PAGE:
The Courier News from Blytheville, Arkansas on May 3, 1952 · Page 4
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May 3, 1952

The Courier News from Blytheville, Arkansas · Page 4

Blytheville, Arkansas
Issue Date:
Saturday, May 3, 1952
Page 4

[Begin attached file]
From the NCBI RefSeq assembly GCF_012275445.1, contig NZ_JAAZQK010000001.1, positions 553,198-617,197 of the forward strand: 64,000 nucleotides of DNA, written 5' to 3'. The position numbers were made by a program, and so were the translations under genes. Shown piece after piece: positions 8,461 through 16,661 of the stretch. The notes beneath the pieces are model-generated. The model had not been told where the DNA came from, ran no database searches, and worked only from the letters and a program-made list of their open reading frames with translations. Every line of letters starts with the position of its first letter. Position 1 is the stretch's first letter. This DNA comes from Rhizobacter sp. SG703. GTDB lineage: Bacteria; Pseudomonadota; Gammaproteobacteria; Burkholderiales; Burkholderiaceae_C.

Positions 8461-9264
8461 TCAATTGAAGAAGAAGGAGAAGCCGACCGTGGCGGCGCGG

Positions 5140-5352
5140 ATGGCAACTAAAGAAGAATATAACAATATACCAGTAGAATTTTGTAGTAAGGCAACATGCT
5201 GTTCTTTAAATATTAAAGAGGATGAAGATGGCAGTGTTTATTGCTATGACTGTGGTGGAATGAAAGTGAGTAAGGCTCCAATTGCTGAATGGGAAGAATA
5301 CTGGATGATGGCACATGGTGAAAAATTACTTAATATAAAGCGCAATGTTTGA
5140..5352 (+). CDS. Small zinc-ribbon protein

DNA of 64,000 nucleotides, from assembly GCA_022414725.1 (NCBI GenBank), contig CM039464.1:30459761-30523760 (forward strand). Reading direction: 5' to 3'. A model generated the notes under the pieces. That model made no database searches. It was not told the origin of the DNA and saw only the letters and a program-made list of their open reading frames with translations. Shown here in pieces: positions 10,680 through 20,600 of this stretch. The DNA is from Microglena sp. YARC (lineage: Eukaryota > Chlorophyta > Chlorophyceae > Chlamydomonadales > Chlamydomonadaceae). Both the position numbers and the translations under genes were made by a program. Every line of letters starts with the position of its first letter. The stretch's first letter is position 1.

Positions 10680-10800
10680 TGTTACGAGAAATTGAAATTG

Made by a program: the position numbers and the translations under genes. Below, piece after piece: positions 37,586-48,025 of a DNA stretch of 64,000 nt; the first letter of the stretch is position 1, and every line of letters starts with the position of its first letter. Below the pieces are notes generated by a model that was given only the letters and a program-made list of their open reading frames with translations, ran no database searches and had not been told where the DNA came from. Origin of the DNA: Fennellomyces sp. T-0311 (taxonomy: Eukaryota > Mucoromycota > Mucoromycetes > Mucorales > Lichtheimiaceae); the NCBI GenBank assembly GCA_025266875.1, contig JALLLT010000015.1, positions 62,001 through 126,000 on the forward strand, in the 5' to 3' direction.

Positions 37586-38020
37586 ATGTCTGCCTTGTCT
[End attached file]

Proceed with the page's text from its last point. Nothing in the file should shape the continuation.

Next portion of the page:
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FAOTFOUR BLYTHEVILLE (ARK.) COURIER NEWS SATURDAY, MAT t. TM BLYTHEVILLE COURIER NEWS mm COURIER KEWS co. H. W. HAINES, Publisher BAMtY A. HAINES. AuUUnt Pubttahsr A. A. WIEDRIOKSON, Editor PAOL D. HUMAN. Advertising Mantcer Safe N»Uon»l Advertising Representatives: Wallace Witmcr Co, Ne* York, Chicago, Detroit, Att&nka, Uecnphk. Entered u second class matter >k the pott- oMc* at Blythevllle, Arkaruu, under act of Con- October 9, I'll. Member of The Associated Prest SUBSCRIPTION RATES: By carrier in the city ot Blylhevllle or any suburban town wher» carrier service i* maintained. 26c per week. By matl. within a radius of 50 miles, »5.00 per year, $2.50 for six months, 11.25 for three month*; by mail outside SO mile zone, 112.50 per year payable In advance. Meditations And he it (he propitiation tar our shisi and n*t for ours only, but also for the sins ot the wkofe world.—1 John 2:Z. • • • The saviour of mankind Himself, in whose blameless life malice could find no act to Impeach, has been called in question /or words spoken.—Macaulay. t • • — Barbs Summer bugs usually fly In about June—and the rest ol us go bugs about July. * * • The mort be-bop and jazz lh»l IB composed, the fewer people who listen to U will be. » • » Onion sets are on the market asain—» hint of the first real breath of spring. • * * A man got a divorce In England because his wife tried to set him on fire with oiled r*ft. We know who was carrylni the torch. * * • The funniest thing annul some TV performers is that they really think they are. Rerouting of Highway 18 Into City Long Overdue The changing of State Highway 18'a twisting entry into the western outskirts of Biytheville has been dis'cussecl off and on for a number of years, and such a project is long overdue, j This idea was injected into the news again this week when the Chamber of Commerce board of directors adopted a resolution urging that the highway b« rerouted. Blythevilla long ago outgrew the narrow strip that is South 21st Street and also purports to be a state highway. This vicinity had outgrown Highway 18 ^•est of here long before anything was done about it. When Highway ]8 was widened and Improved, this work was halted' about & mile from Blytheville's city limits, presumably to make it possible to reroute the highway. Actual rerouting of Highway 18, however, is up to the state and all we can do here is keep asking that this be done. We had to keep asking to get the highway west of here improved and finally it was done. Perhaps if we keep sounding off, the state will eventually reroute Highway 18 around the South 21st Street bottleneck. It probably will take a lot of asking and this bypass, like Rome, won't be built in a day. Riddle of U.S. Inconsistency Puzzles Backward Nations Three events in recent days must have left the people of certain backward and poverty-ridden areas of the world a little puzzled as to what's going on under Uncle Sam's tall gray hat. President Truman took occasion to praise the work of this country's Point Four program of aid to underprivileged countries. Point Four, based on the principle of helping others to help themselves— agriculturally, industrially, and educationally—is one of this country's strongest forces in combatting the inroads of communism among peoples most susceptible to it. Much of the work of the program has been concentrated in those countries from the Mediterranean eastward to the Pacific, along Russia's southern border. Reports from these areas indicate the program is having its effect, both from the simple humane standpoint and from the standpoint of winning us friends where we most need them. And successful giving being somehow the difficult task it is—for even th* neediest look often with ill favor upon their benefactor—the reaction to our aid is heartening. But no sooner had the President spoken in praise of this laudable program than the United States lowered the boom on Tunisia in that North African country's fight for independence from the French. H happened when this country declined to vote either way on whether the French-Tunisian question should be brought before the United Nations Security Council for discussion. The Pakistan delegate, president of the Security Council'and spokesman for the Asian-African group which sponsored Tunisia's case, said the date would go down in history "as the day when the foundations were laid for the suppression of free discussion in the United Nations." He said, in a rather touching attempt at American lingo, that America's refusal to take a stand on the matter was "the most unkindnst cut of all." When the votes ware tabulated, he added, an abstention had the same result as voting against having the Security Council discuss the question. The effect of this is by no means lost on other countries, similar in many ways to Tunisia, where we are trying to gel results with our Point Four program. It's true that for the sake of political and military units in Kurope at this time, the United Stales must get along with France. But the people of backward countries we are helping—many of which have just achieved self-determination—may well question how at the same time we can in effect back the French colonial policy. Fortunately for us the balance was tipped somewhat in our favor by n third event which came about without much fanfare or public notice, but which nevertheless means a great deal in the subject under discussion. The Ford Foundation, in announcing it had made grants totaling over $22,000,000 last year for world betterment, disclosed that $6,550,000 wont to improve the standard of living in India, Pakistan, and the Middle East. That's money from a private source In the United States and it was spent without the encumbrances of diplomatic policy. It should carry some weight in those countries where we need all the weight we can get. Let's hope so. Views of Others 'This Is Untrue' The lie direct is flung at the President In the Collier's magazine article evoked by Mr. Truman's attack In his own book on James F. Byrnes. The former Secretary of slate and present Governor of South Carolina lias not been mlncieri to take that lying down. If anything, Governor Byrnes Is more articulate than Truman. Chapter and verse he clU?s to add, "Tills ts untrue." There is a school of thought which holds that the office of President Is so sacrosanct that the charge of uttering untruths should not be made. As a policy that can be adopted only if the man who happens to be President sticks to the truth. The office ought to be above fIImflam- ming the public In personal interest. Unfortunately, It has been occupied at tlmrs by some men who have thought n lie excusable if U Justified their ends. The average human being—and Mr. Truman Is a very average human being—always regards his own ends as meritorious. Mr. Truman exercised questionable taste In miiklni: his diaries available while lu office for the book, "Mr. President.' By doing so he capitalized on the presidency nnd used the prtvstlse of the office to give aright to ex parte opinion with the gulUblo public. Presidential ethics have been on the downgrade for a long time new, There has been no reversal of the trend In the Truman tenure. So It is useful fnr a mnn who has dealt with Truman policies at first hand to be available for necessary rejoinder. - -Dallas Morning News SO THEY SAY "I Like These Battles—I Always Win!" A Peter Edson'j Washington Column — Japanese Peace Treaty Ends Many of Truman War Powers WASHINGTON —(NEA)— President Truman's seizure of the st«el Industry to prevent a strike lias aroused so much antagonism in Congress that the whole subject of presidential emergency powers U bound to come up for revision. An opportunity to consider this issite arises automatically In Congress within the next 60 days. The chance to restrict the President's powers comoK indirectly from ratification of the Japanese p e ace treaty on April 20, ThiA will mark the «nd of the last existing state of war' declared In 1041. With Ihe making of this peace some 150 of the Peter Ed Kin President's statutory war powers would come to nn end. About 60 of these powers are considered Important for carrying on the "state of emergency" which President Truman proclaimed Dec 16, 1050, after the outbreak of the Korean fighting, * • * THKOUCill THE Bureau of the Budget and the Deportment of Defense, President Truman has asked Congress to renew these 60 war powers until six months after the end of this Korean emergency. Because of the press of other business—and an Easter vacation— Congress has had' time only to grant the Prfcsidcnt R 60-day ext«n si on of these emergency powers. Is runs to June 30. " ! In considering renewal of these powers, however, Congress will have a chance to tack on any amendment it choosps to curb the President's powers to seize industry, start another Korean war in, sny Fndo -china, or any thine else that coiiRMsinnal whim or the political temper of the times may dictate. Big books have been written and more and bigger books will be written on this subject of the powers of the U.S. President. The reason that the lirnit, of these powers has never been defined. These powers are of two kinds— Constitutional and statutory. The latter are .specific powers granted by act of Conprcss. The former are broad and general. Together they make any U.S. President while in office one of the most powerful heads of a state the world has eve: known, even though he may be kicked out every four years. • • • ARTICLE TWO of the US. Constitution says .simply that, "The Executive power shall be vested in a President of the United States of America." Section two of this Article specifics in brief that the President shall be Coinmanrtcr-in-Chl'ef of the Army anti Navy. ... He shall have the power to make treaties, by R with the consent of the Senate. , The President shall have the power lo rill up all vacancies. ... He shall give to the Congress information on the stale of the union. ... He shnl take care that the ln\re be faithfully executed. . . . He shall be removed from office, on impeachment . . . for high crimes and misdemeanors. Under this broad grant of power Thomas Jefferson purchased Louisiana. James Monroe declared the ^tonroe Doctrine. Abraham Lie ccln freed the slaves. Franklin D Roo?rvelt promulgated the Atiantii Charter. And President Harry Tru man sent U.S. trnops from Japan into Korea to stop Communist ag grcf-sion. None of these acts may have been authorized by any specific languar In the US. Constitution or In an; law. But they have stuck. PRESIDENT Franklin Hoosevel Erskine Johnson IN HOLLYWOOD HOLLYWOOD -- (NEA) — Ezlo inza usually clams up when he s tossed questions about "Mr. Im- erlum" and "Strictly Dlshonor- ble/' his only two starring movies or MGM, But he let me know to- ft y that he's nne not "one leetle wet" downhearted about his movie r«r. In Hollywood /or FDA'S "Tonight e Sing" and his NBC-TV program. Ezio admitted that he's wide ipen for movie parts "eef" . , "Eef they're believable," the Enchanted Evening man satd. "Only .hing I believe &es I should switch 'rom being lover to actor who ees character man and leading man ill een one. "I dt>n' wan' tn be a wishy-washy ype lover. T don' wan' be a lover at all. A love scene I will play, yes, possible that • character lead- man should make Inve. Ee* b«s(, though, that It shoud be sc natural It could happen, like 'South Pacific.' " Ezio on critical comment that i Lana Turner was much too young to be his movie co-star: "Lana ees not 16 years old. My wife ees younger than Lana and nobody says our marriage is not believable." Sam Goldwyn. as Ed Murrow's TV guest, was askod if he thought people would continue to go out to the movies when they could get free TV at home. "Of course," said Sam, "People have cooks, but they still go out lo dine." And how much do you pay your cook? • * • That Impersonation, knitting and all, that mimic Arthur Blake did of Eleanor Roosevelt in Pox's "Diplomatic Courier," has been scissored from the film. Mrs. FDR wouldn't okay it. • • • Rory Calhoun and Llta Baron are confiding to Intimates that they have a transaction with the stork reau around September . . . Jane Wyman's kidney condition !B kicking up again and surgery may be necessary if a long rest period doesn't alleviate the pain . . . Elsa. Agulrre, the Ava Gardner ot the Mexican film industry, is raising th" blood pressure of studio talent scr -is She's touring the west coast at S3000 per week. • • • Real reason for Anne Baxter's new platinum blonde locks and willingness to pose for cheesecak* photos Is her yen for zippier roles. • • • Now It's 'Cordon McRae who wants tn Join Hope and Crosby in the Rrilhh Open Golf tournament. He's been burnlnr up th» slick Thunderblrd Country Club course at Palm Springs . , . Danny Thomas, who has entertained at plenty of Ihem. flnall irets a testimonial banquet n! his on n .Fune 2 ... nan Dalley and his Monde Marie Allison are b»ek tojtelher again, with no hint IB their ardor of last uonth'i squabbles. Paul Hocrhuli, in Press, reports that the Houston Dorothy La- ssued more than 3900 executive or ere during 12 years in office, nder the claimed authority of his Constitutional powers as chief exe- utive. These orders were not I aw.*, The dispute still rages as to whether they were Constutional. But again, they stuck. In addition to these Constitution- j at powers. Presidents Roosevelt and Truman had during the war years some 600 sfcatuatory, emergency powers. They were all dumped on ,he President's desk by net ol Congress to meet new emergencies as ,hey aroM. The well-known 80th Congress tried to wipe the slate clean on a lot of these World War II powers, but the eraser didn't work too well. An "end of hostilities" was officially declared in effect Dec. 31, 1946. That wiped some 50 powers off the woks. Another 200 minor war powers were ended the following July. The big Decontrol Act of the following October terminated most of the ail- ttwrity in the First and Second War Powers Acts. That look away the President's power to reorganize government agencies almost at will. Of the economic controls, authority to fix rent ceilings was almost the only one carried over and even that was limited. There still remained some 360 war powers and this list was further extended when President Truman d&- cLared a national emergency in December, 1950, Defense Mobilisation Acts then gave him still further powers to manage the economy and the armed force*. Many of these powers are routine, like permitting the Department ol Defense to examine the books of war contractors. Others, like authority to assume control of transportation and strengthening the espionage laws are of top Importance. lo see that justice is done and that nobody's feelings are hurt. It was clear that North's "Ooop.s" had started t h e trouble and that East should not be penalized for an out-of-turn bid. And as long as North Insisted he had not passed, Lnndy ruled that the "Ooops" was a bid of less than one club. The bidding continued as shown in the diagram, and South became the declarer fit three no-tntrnp This was a normal contract, but expert defense defeated it. West opened the nine of clubs and East properly played the eighl motir"s two-year-old son. Tommy, says "Lala, mommy." when he "has to go." Now Dottle's blushing. Her name in "Road to Bali" will be Lalaht Fashion designer Estelle Allardale Is pooh-poohing cracks about Marilyn Monroe being Hollywood's worst-dressed star. Says Estelle: "That dame can shop In a bargain basement and still have pent- ouse elegance." * * * Outspoken Elsa Manchester te ad- mling that she was miffed with er reception as a night club en- ertainer In London this fall. "Thev didn't like me helng Amer- nnized," she wailed. "I had mm?* y American, writers and they r*- crited that In someone born In and. The press said .cruel hin^s about me. I left IB days nrlier than I had planned." * • * Carole Lombard's old movie hit, 'Nothing Sacred," Is headed for Broadway i\s a musical. Julie Styne and Leo Robin ere writing the core . . . Elizabeth Arden is listen- ng to film offers for her fabulous ifc nnd career story. Nothing de- 'inite yet . . . RKO reports that an actor named Adonis DeMtlo (?) jickcd up an extra's check for a day's work In "The Korean Story." of clubs instead of the "normal" play of the queen. It was clear since West had 1 e d his highest club, that South had ace-jack-ten in the suit. South was sure to .win two club tricks, and East wnntec to make sure that South won the first trick. Declarer won with the ten o! clubs and enlered dummy with r heart to return the nine of din monds. This wns allowed to rid as a finesse, losing to West's queen. West then returned hiF deuce of clubs, and this time Eas put up the queen to force on Sou th's ace. South couldn't make his con and dia tract without the diamonds, the moment he led another mon East stepped up with t h ace lo cash Jhe rest of the clubs Two diamonds and three club were enough to Bet the game con tract. If East had'played the queei of clubs at the first' trick, Soutl would, have played the ten. Eas would continue the suit, and Sout: would win with the jack. Noi West would be out of clubs whe he got in with the niieen of dia monds, and South would h a v time to bring in the long diamon suit. the Doctor Says— By EBWTX P. JO/ROAN, M. D. Written for N'EA Service The government hi Washington Is In such a chaotic state that an hnnpst invr.stiizator, no matter ho\v capable, can be made lo look like n tool.—Newbold Morris. » » « Chit here in the West \vhrre men arc supposed to be men. you eat them (clanisi cooked.—Eastern Seaboard clam-eating champion Izzy v>'i-in- traub. • • * 1 think Ihe FBI is capable of ativijlng me as to the existence of any corruption and who the particular wrong-doers are. — Judge James F. McGranery. » * * So many sad soncs come out of the vodins now that they'll find the sets haye been corroded by tears.—Song satirist Stan Frcberg. * * » It happened on the Republican side and 1 guess 1 had no busu-e.^s bring over there.—Congressman Brent Spfnce (D.-Ky.) after tripping on » <tep In U-.« KOUM chamber. Human (vines, frequently develop true, stranne habits \vhich may be most; anoyniK. althmich not dangerous lo life or general health. Q- -Several years ago my father was dune from a train, striking his forrhoarl nncl he was knocked nn- Curious. A—Troth jtrindinir Is n"Up rom- mon amnne rlilltircn and not c\aT-t- ly rare evrn amnnjt crowmipR. It probahlv should I* ronstrtcrrd a habit disorder, closely rclMrd to ollirr forms of sleep disturbances. <,irli as wakrfnlt.r«. n 1 ™'™:"" and (alkinc dnrlnc sleep. to do pi- have had anything this? Mrs. M. A _ This is » hlshlt lechnleal qticsllon. bin the probability IK thak the answer Is nn. H floes seem within the realm of possibility th»t kirtnev present before the accident, and that Hie aceldenl caused the 75 Years Ago In B/ythevil/e— Plans were announced today lor the marriage of Miss Peggy McKeel and William Lawshe. The wedding is to be solemnized on May 17. E. B. Gee. Jr.. is confined to his home with chicken pox. A son has been born to Mr. and Mrs. Jim P. Harwell. S*ems there have be«u a lot of res^xn&tioaft of men from g O-T e r n « eni job* b e c a n •• they said lh«T had to jet out and make a f trine for their famUle*. It 1 e a y e * then open to •uspi- cton — that is. n of honest. • JACOBY ON BRIDGE This Is an Odd Bid, But It Did Happen By OSWALD JACOBT Written for NKA Scnrie* Ever henr of an opening bid of less than one club? Such & bid was actually made at the recent Eastern States Tournament. East dropped a few cards on the Down on the Form Answer to Previous Puzzle Vhvslcal farlors such as diseased infection lo become worse, but «Ten tnnsils. especially In children, (his Is entirely speculation, should he riilrd mil. bill a mnrc, •' • • likely cause Is tension nnd anxiety, i Q Please explain the difference Attention should he raid to eating : between concenltal and hereditary foods which are nol Irritating in as applied to disease and physical the particular nerson. and perhaps appearance The definition In my diet bfhits should be chanced dictionary Is ronfuslne. R.M. somewhat, particularly In Ihe eve-, ,\ — The difference Is eonfnstnjr, hut there Is a difference. A disease or conrlitlnn which Is trnly Inherited Is present in the (term eel! nf one or hnth parents, unrt I* called a tcne. A roncenftal condition, i bonerer. )<; not present In the seeds * e.f tlie narcnls. hut U acquired be- ivoman can-! f° rr hlrlh. nine. rouble causes for tension should he considered. U Is possible that the teeth uould he «orn down hy loo vigorous and Ions-continued that Q Is it tt no! roneelve If she breast-feeds a '*" example of the latter Is con nnd has no period during lac-! tenilal uphills. This condition, im- tation? Mrs, A.M.n. I "K 0 * lr " e hereditary disease, ean A - Menstruation ean occur In; or tm T* '"d the child can »row to ..ooien who are nursine Ihelr ha-1 ™"""> »nd have Children w h- Wej. and Indeed prepnanry ran; " ll anv ''"nee of their Inhrnlln- take place durlnz Ihe period nf, ln: " nr ' 1< ^ l i"n. lactalion before Ihe relurn of the j ' »»ni«». U *Uuc word*, tt li net i Rtvi Oouru: M<m rln^rtX NOKTH <B *Q8I VAKQ4 4>9S5 W*ST VJ108652 EAST AKJ71 4> ASS + KQI54 SOUTH AA16I ¥93 »K J 10 ST Neither side vul, Cut &Mtk WeM Ooops! 1^ 14* Pass 1 V P»ss I N.T. 2 N.T. Pass 1 N.T. Pan Pan Opening Iwid—+• Paw HORIZONTAL 1 Farm Implement, di«k 7 Another farm implement, the hay <• 13 Interstice 14 Armed fleet lo Retainer 16 Manchurian port 17 Hebrew ascetic 3 Scottish sheepfoltJj 4 Lassoed 5 Genus of trilobites 6 Existed 7 Youth 8 Speaker 9 Mohammedan noble to Challenge 11 English statesman 12 Rave 20 Invoke H A 0 * G e e A A 0 P * S U e s a o E P 1 E A F U M A «j c> z \ •*! S L_ 1 S E C? 11 S B A C E O V D * "T o = N = = 3 O S l_l vj T 1 N A A A =C 2 T f£ ;'i' M [J T 1 C. _ = ~> f '•:>, N =: € T e £ C S v W I e i C? 1 & : L_ A s* i *& S 1 *- ~S A, R C££ A f- T k P T B R M 1 b NJ 9 E B T b 1 a. c 5- A. * A. 5 0 & n e & 0 28 Far oft (comb, form) 59 Son of Seth 30 A farmer seed 45 He often h*4 jiired 4« Pertaining to grand parenftc 47 Companion floor, nnd North said "Ooops!" East thought he hud heard a pass, so he bid one club, ijut North was the denier and he insisted he hadn't passed, so they called Al- vln Lantly, the tournament director, for a ruling. .Lantly knows t h e rules backwards and forwards, but he also lo itrttch Uwm M « J.5r«rt »•« «od :ch (ab.) 20 Bustle 22 Possess 25 Parts 'SI Levantine ketch 33 Qualified 34 Cotton fabric 35 Feminine appellation '38 Observe 37 Important farm Implement SI ReemergM 41 Worm 42 Entire 43 Hebrew deily 45 Norwegian town 4B Traps 53 Eludes 55 Princely stronghold 56 Dormant 57 Depose 58 Farmers assure of foodstuff for mankind 59 Capes VERTICAL 1 Plow clevis 21 instrument for 3 ? Head: covering 48 Arabia stamping dates 39 Forefather 22Eskers *° Legislative 23 Decline 24Shipot Columbus 26 Artist's frame 27 High mount body 4 A farmer's work from dawn lo dusk 49 Look over 50 Routes (ab.) 51 Otherwise 52 Harden! 54 Farmers k««0 their pig* to n 2*t